1. Sweet Tangerine

From the outside, this off-the-beaten-path white stucco house looks like someone’s lovingly preserved Spanish Revival. But a step behind the neon-orange door reveals a seasonally chic gift store manned by Carmen Austin and her mother, Sarah Jenkins. Fans of Sid Dickens’s timeless hand-painted tiles can get their fix while also discovering new things to love, like Tokyo Milk’s yummy-smelling perfumes, soaps, and bubble baths. Green thumbs will like the small courtyard that holds a variety of glazed outdoor pottery and stone garden frogs covered in mossy fuzz. 508 N. Nineteenth, 903-872-6556

2. Victorian Sample Florist

If anyone can turn a onetime bordello into a floral design studio, it’s stylish Tom Adams. His sense of humor—open the front door and an electronic parakeet tweets to announce your arrival—is a delight, but it’s his flair for creating classic European arrangements that has caught the attention of high-profile clients like the Bush and Perry families. Even if you don’t need a towering vase of cascading flowers imported from Holland, you can find something equally eye-catching among the decorative tins, vases, bird feathers, and topiaries, all inspired by Adams’s far-flung travels. 325 N. Beaton, 903-874-3115

3. Canterbury Court

Local attorney Lowell Dunn’s appreciation of fine English antiques runs so deep he’s opened this maze of a store featuring furniture and curios that he imports from Britain. Half the shop is dedicated to large oak tables, hefty cabinets, and chairs, along with a standout collection of Staffordshire dog figurines that would send even the most astute collector into a tizzy. The other half is filled with gift-registry staples like Spode and Lenox china and a striking assortment of seasonal decorations, from wreaths to table runners. 309 N. Beaton, 903-875-1577, canterburycourtantiques.com

4. Caleb’s Diner

From the hex floor tile and timeworn lunch counter to the waitresses who know their customers by name, this is exactly how you’d picture a soda fountain of yore. Caleb’s claims to be the oldest in the state, and when you sit down on the rickety red-vinyl bar stools and order a Dr Pepper made the old-fashioned way—with a few pumps of syrup topped off with soda water—you can believe it. The mayo-slathered BLTs and chicken salad on toasted white are solid bites, but the cheeseburger “all the way,” served with salted crinkle fries, is sigh-inducing. 125 N. Beaton, 903-874-5891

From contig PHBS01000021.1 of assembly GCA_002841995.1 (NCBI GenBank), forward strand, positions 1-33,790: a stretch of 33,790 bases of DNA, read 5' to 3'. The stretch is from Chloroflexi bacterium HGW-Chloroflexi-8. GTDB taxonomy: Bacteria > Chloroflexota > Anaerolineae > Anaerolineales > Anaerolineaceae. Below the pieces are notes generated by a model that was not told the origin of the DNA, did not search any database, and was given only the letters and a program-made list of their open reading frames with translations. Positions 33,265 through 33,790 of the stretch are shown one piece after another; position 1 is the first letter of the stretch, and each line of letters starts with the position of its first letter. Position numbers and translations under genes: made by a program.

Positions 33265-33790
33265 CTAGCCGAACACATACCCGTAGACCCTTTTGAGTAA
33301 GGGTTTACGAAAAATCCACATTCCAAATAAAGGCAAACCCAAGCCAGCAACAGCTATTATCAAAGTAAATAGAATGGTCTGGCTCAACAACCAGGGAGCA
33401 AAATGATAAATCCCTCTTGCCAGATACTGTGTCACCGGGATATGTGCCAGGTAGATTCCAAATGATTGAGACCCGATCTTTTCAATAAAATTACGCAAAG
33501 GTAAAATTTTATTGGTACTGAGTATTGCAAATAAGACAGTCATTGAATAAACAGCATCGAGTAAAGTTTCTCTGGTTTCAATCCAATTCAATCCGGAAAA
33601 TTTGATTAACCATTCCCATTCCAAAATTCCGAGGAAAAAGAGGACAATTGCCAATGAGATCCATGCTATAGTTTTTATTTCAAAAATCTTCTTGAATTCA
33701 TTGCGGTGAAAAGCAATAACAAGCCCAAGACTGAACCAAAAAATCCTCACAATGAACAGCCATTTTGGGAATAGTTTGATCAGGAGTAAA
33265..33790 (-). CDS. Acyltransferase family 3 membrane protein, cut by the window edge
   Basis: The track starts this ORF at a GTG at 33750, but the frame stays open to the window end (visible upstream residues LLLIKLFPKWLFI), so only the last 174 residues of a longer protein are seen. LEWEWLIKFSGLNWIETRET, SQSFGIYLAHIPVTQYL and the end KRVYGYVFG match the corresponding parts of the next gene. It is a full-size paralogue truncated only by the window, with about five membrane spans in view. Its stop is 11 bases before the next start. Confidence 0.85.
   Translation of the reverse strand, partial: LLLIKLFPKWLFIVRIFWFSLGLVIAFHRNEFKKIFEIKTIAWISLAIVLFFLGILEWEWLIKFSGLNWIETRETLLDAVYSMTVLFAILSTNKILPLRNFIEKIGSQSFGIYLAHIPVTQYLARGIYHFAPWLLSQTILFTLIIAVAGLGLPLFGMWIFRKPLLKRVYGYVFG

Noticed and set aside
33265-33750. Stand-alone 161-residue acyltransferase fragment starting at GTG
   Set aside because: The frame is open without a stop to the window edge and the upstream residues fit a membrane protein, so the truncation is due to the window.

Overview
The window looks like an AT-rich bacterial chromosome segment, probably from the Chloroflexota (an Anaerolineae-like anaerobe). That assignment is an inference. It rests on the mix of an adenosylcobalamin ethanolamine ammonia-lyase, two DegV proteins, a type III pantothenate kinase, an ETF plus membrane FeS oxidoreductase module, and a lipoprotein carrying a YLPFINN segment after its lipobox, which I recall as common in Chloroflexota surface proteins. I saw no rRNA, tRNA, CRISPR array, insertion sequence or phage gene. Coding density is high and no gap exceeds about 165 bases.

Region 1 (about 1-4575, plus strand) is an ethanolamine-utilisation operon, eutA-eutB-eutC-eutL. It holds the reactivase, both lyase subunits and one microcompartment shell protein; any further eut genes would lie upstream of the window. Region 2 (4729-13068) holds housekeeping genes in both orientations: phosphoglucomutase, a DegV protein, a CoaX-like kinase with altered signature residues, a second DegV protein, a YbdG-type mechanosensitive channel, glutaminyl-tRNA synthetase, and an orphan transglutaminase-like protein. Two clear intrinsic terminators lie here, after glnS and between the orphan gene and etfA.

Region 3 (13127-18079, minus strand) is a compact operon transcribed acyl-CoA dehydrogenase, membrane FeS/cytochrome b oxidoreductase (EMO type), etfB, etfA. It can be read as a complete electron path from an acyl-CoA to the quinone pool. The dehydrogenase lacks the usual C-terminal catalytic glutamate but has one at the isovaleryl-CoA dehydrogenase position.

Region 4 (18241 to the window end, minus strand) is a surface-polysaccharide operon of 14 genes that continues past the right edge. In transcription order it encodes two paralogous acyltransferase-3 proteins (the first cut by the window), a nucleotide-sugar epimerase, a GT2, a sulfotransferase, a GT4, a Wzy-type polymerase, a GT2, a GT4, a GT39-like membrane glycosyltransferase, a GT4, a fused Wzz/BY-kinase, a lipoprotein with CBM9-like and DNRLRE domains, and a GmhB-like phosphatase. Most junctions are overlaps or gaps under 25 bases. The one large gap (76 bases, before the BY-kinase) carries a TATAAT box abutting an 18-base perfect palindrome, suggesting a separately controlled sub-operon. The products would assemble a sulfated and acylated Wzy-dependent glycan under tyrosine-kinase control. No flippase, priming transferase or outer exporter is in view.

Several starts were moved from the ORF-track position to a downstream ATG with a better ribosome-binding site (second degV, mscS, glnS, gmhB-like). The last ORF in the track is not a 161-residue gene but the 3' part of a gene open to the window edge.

5. The Children’s Shop

Baby shower gifts? Check. Birthday presents? Check. Dressy and casual kids’ clothing? Check. Just about anything you need related to kid essentials is in this shop. Surf- and skate-themed Quiksilver tees are mixed in with christening-worthy infant gowns by Feltman Bros., and simple, sweet, and inexpensive Golden Books share space with pricey and collectible Madame Alexander dolls. But a must-have for first-time moms are the almost gauzy muslin swaddling blankets with charmingly contemporary but baby-friendly prints from Aden + Anais. 112 W. Collin, 903-872-1011

6. Two Doors Down Coffee House

Refuel with fair-trade coffee and homemade cinnamon muffins, soups, and sandwiches at this comfy pit stop, which feels more like a hangout on New York’s Lower East Side than one in small-town Texas. The eclectic space—old hubcaps hang on the exposed brick walls, a waist-high R2-D2 ice chest holds canned drinks, and thumbed-through books are for sale at half price—attracts its share of eclectic customers. On the weekends, live entertainment and the occasional outdoor movie screening stir up some noise. 106 W. Sixth Ave., 903-875-0027, twodoorsdowncoffee.com

7. The Palace Theatre

What was once a Depression-era vaudeville house is now a fully restored performance theater that’s center stage for the downtown arts district. The navy, orange, and white marquee and the lobby’s red carpet and gleaming chandelier are nods to bygone days, but the award-winning plays and concerts (think popular musicals like Bye Bye Birdie and Urban Cowboy) make it relevant today, which is something even old-timers can appreciate. 112 W. Sixth Ave., 903-874-7792, corsicanapalace.com

8. Collin Street Bakery

This is baked-goods heaven, the place that made fruitcake not only edible but downright delicious. Shelves are stocked with its famous fruit-and-nut-filled dessert, which is shipped to 196 countries worldwide, and counters hold trays with a head-spinning array of sweets. Don’t let indecision paralyze you, though. They offer samples, so dig in and discover a new favorite, such as the Cherry Ice Box cookies. Follow it up with a 10-cent coffee and that amounts to one cheap eat. 401 W. Seventh Ave., 903-874-7477, collinstreet.com